How one Arlington bridge became a staple for plane-watching residents in the '20s (even if it wasn't always safe).
A plane landing at Hoover Field in 1930. Photo courtesy of Arlington Public Library Center for Local History.
Watching planes from the south side of the 14th Street Bridge has been a local pastime for nearly a century. Hoover Field opened in 1926 near the site that now holds the Pentagon, becoming the first municipal airport to serve the nation’s capital, according to the Arlington Public Library’s Center for Local History.
Conditions weren’t the safest at the airfield named for then-Secretary of Commerce Herbert Hoover, which operated a single, 2,400-foot dirt runway that bisected a road. Historical records maintained by the Metropolitan Washington Airports Authority (MWAA) indicate that guards were stationed at the intersection to restrict automobile traffic during takeoffs and landings.
In 1927, a competitor, Washington Airport, opened virtually next door on the grounds of a former racetrack. But it wasn’t long before financial constraints during the Great Depression prompted the two airports to merge into Washington-Hoover Airport.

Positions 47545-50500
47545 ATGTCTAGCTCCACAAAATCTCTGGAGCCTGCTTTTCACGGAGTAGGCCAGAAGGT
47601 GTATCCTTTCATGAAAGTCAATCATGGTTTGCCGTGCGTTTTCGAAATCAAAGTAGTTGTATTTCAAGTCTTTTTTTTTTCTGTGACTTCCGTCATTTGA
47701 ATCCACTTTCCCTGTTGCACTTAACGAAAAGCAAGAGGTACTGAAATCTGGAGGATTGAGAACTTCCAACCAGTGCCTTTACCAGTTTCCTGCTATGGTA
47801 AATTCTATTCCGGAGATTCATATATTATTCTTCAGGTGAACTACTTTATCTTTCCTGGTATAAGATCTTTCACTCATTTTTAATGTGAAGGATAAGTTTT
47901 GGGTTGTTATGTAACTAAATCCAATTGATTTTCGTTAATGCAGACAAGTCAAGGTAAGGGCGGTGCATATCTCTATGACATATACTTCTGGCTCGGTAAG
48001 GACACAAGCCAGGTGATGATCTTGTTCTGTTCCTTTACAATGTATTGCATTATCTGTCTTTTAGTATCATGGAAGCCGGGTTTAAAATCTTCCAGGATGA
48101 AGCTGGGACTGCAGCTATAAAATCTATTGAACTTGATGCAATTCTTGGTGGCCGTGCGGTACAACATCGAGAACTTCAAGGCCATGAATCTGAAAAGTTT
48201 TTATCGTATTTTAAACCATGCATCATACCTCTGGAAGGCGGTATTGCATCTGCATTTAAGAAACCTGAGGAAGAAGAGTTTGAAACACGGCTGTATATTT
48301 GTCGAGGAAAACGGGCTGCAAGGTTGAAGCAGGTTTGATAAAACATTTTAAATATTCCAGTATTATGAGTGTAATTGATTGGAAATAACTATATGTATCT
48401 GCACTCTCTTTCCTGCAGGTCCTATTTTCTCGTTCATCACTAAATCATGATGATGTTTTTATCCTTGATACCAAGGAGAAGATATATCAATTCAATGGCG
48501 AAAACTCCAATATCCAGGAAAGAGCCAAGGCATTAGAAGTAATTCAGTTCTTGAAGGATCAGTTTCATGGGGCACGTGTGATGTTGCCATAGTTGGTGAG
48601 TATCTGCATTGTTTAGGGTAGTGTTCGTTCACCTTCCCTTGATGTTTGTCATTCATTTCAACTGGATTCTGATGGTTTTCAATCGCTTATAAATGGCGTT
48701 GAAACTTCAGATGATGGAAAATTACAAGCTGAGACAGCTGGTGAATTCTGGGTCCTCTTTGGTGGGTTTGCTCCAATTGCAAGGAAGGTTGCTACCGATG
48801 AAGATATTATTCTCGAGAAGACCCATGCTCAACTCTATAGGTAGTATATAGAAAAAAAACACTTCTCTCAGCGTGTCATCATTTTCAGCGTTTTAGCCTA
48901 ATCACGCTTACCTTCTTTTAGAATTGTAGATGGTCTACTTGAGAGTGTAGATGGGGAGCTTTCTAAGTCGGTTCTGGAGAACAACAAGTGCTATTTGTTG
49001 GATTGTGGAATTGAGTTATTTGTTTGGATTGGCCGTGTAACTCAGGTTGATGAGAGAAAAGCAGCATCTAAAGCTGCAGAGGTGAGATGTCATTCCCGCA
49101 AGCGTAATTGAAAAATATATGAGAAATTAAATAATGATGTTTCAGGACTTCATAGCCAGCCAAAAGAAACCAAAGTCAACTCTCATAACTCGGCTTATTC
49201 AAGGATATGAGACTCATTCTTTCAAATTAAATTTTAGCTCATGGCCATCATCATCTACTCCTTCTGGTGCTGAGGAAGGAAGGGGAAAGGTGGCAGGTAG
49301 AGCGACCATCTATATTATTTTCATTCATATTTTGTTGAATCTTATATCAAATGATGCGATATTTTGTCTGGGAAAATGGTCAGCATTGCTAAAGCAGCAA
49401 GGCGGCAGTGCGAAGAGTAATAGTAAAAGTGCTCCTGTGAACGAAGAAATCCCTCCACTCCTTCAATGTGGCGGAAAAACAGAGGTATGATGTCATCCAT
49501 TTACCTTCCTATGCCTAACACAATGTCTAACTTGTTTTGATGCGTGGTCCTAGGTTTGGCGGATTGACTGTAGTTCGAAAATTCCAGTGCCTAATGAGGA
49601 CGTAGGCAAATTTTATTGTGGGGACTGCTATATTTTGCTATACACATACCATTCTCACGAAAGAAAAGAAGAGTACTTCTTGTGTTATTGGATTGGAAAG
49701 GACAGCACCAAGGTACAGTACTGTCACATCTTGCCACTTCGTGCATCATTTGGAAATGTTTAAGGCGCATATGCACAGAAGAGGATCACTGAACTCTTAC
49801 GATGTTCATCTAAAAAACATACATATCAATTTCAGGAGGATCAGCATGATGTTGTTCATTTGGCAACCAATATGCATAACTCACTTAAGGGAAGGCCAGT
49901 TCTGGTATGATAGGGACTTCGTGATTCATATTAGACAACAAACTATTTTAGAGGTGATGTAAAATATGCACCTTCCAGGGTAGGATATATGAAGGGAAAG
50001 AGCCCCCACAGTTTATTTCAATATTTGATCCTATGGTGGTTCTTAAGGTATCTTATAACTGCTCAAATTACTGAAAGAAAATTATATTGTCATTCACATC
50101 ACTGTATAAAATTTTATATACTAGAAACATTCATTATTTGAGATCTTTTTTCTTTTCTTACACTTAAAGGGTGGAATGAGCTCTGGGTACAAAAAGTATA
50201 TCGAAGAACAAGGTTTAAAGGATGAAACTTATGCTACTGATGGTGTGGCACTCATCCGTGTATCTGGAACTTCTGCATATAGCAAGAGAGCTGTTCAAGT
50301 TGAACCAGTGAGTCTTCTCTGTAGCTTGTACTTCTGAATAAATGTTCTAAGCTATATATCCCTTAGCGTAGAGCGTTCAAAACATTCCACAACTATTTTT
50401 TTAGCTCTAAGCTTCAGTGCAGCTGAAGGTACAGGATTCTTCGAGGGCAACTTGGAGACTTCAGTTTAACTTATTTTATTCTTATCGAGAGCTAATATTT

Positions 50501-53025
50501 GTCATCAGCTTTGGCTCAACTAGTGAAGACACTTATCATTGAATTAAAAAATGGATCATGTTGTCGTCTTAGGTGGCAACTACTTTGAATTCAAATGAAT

Avoiding ground collisions wasn’t the only concern. Pilots attempting to navigate the airspace faced hazardous conditions—including high-tension electrical wires along U.S. Route 1; smoke from burning trash at a nearby landfill that compromised visibility; and poor drainage along the banks of the Potomac that often left the airfield muddy.
Though Congress spent more than a decade commissioning studies on the need for a new airport, it was President Franklin D. Roosevelt who finally set the bulldozers in motion in 1938, according to the MWAA, announcing at a press conference that he was “tired of waiting for Congress” to choose a new site. Two months later, construction crews broke ground at Gravelly Point to build Washington National Airport (later renamed Ronald Reagan Washington National Airport).
Washington-Hoover Airport closed in June 1941.